by debut author Allabach. Dragon and Captain is a terrific book for any “Books for Boys” list, yet girls will love it,
too. Aye, matey, this girl adores both the Dragon and the Captain.
From Children's Literary Classics
Dragon and Captain is a real joy to behold. Told in comic book style, it is a quick and light read which is simply
enchanting. But the crowning glory of this whimsical book is the illustrations which nearly steal the show from the witty
humor penned within the pages of this delightful book. Author P.R. Allabach and Illustrator Lucas Turnbloom are quite a
team as they depict a day in the life of two boys playing make-believe. Vivid illustrations charmingly depict the boys
becoming immersed in a wild and daring adventure. As they don makeshift costumes the two are transformed into a life-like
dragon and his wily companion, a ship's captain. Creativity runs rampant in this book which is sure to capture the hearts and
imaginations of young children. Dragon and Captain comes highly recommended and has earned the Literary Classics Seal
From No Flying No Tights
"...Although the plot itself is simple...the use of sequential art to tell the entire story is sophisticated and advanced for
the target audience, making this a real standout. Comic conventions in picture books are nothing new—word balloons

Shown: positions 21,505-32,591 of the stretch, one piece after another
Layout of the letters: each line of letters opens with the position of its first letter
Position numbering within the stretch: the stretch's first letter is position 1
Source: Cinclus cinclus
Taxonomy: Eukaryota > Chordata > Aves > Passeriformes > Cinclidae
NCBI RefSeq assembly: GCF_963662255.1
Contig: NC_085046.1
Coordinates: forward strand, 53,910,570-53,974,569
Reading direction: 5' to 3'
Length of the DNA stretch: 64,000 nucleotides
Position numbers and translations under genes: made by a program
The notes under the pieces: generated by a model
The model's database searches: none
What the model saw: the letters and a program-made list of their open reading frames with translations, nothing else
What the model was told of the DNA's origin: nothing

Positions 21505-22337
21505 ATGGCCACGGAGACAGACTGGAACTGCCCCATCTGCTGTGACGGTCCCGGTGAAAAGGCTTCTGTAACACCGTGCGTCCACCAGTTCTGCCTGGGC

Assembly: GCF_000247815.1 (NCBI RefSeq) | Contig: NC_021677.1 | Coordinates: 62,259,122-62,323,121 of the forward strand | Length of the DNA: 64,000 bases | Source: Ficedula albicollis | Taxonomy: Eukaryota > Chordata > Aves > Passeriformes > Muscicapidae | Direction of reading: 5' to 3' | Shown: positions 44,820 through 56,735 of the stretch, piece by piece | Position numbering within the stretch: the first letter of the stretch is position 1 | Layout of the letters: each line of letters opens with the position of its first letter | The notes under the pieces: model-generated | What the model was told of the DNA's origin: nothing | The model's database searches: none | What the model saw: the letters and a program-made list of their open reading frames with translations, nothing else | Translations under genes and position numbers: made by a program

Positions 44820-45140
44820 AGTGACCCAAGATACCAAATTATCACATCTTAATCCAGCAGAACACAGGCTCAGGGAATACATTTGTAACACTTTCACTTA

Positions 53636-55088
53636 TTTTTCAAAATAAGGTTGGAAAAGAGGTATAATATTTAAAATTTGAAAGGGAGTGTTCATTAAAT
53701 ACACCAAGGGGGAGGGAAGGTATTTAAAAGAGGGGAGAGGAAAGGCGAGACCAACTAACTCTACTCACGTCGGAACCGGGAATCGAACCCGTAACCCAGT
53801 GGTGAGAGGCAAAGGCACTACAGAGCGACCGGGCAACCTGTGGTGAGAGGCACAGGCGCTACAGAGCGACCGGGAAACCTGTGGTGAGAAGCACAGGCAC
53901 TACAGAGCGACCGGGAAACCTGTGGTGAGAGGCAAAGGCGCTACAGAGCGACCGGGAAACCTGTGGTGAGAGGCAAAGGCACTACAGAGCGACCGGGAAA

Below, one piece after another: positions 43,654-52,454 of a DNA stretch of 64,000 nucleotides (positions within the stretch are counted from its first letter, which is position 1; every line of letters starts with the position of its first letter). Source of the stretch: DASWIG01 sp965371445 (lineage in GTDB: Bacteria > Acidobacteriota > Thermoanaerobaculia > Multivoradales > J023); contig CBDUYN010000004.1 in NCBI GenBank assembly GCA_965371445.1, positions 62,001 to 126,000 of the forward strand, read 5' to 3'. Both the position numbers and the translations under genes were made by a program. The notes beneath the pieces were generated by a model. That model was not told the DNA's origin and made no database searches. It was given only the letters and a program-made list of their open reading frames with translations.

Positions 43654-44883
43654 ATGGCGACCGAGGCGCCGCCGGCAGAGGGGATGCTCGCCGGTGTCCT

in particular—but graphic picture books are often fantasy, such as Kevin O’Malley’s Captain Raptor series and David
Wiesner’s Caldecott Honor book, Mr. Wuffles. Here, author P.R. Allabach and illustrator Lucas Turnbloom have succeeded
in creating a realistic picture book told entirely through sequential art for the very young.
Children and adult readers alike will relate to the experience of the youngsters’ imaginative play, told through juxtaposed
images of reality and imagination, such as when the cover image is seen inside the book opposite a panel of the two boys in
costume “thoomp”-ing through the kitchen, while the back cover of the book shows the two costumed boys running toward a
bedroom door with a sign that says “dragon’s cave” in childlike scrawl. Even the endpapers are in on the fun—the front
endpaper features a pirate’s map, while the back shows a childlike hand-drawn version of the same locations.
The digitally painted images are full of bright, bold colors and lots of visual humor. For instance, Dragon, bright blue with
purple spikes on his back and a yellow stomach, looks incredibly goofy with his tail stuck on a tree, while in the panel below